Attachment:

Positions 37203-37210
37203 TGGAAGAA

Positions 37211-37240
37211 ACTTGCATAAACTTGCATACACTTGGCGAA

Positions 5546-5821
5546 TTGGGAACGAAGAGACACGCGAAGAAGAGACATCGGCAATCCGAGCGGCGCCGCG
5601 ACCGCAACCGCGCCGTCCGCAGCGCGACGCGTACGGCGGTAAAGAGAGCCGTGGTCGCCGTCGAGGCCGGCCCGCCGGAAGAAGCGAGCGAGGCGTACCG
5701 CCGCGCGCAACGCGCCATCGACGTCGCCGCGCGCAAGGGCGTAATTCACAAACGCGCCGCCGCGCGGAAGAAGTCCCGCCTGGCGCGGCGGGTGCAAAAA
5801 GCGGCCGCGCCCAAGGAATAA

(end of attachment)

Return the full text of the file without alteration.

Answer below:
Positions 37203-37210
37203 TGGAAGAA

Positions 37211-37240
37211 ACTTGCATAAACTTGCATACACTTGGCGAA

Positions 5546-5821
5546 TTGGGAACGAAGAGACACGCGAAGAAGAGACATCGGCAATCCGAGCGGCGCCGCG
5601 ACCGCAACCGCGCCGTCCGCAGCGCGACGCGTACGGCGGTAAAGAGAGCCGTGGTCGCCGTCGAGGCCGGCCCGCCGGAAGAAGCGAGCGAGGCGTACCG
5701 CCGCGCGCAACGCGCCATCGACGTCGCCGCGCGCAAGGGCGTAATTCACAAACGCGCCGCCGCGCGGAAGAAGTCCCGCCTGGCGCGGCGGGTGCAAAAA
5801 GCGGCCGCGCCCAAGGAATAA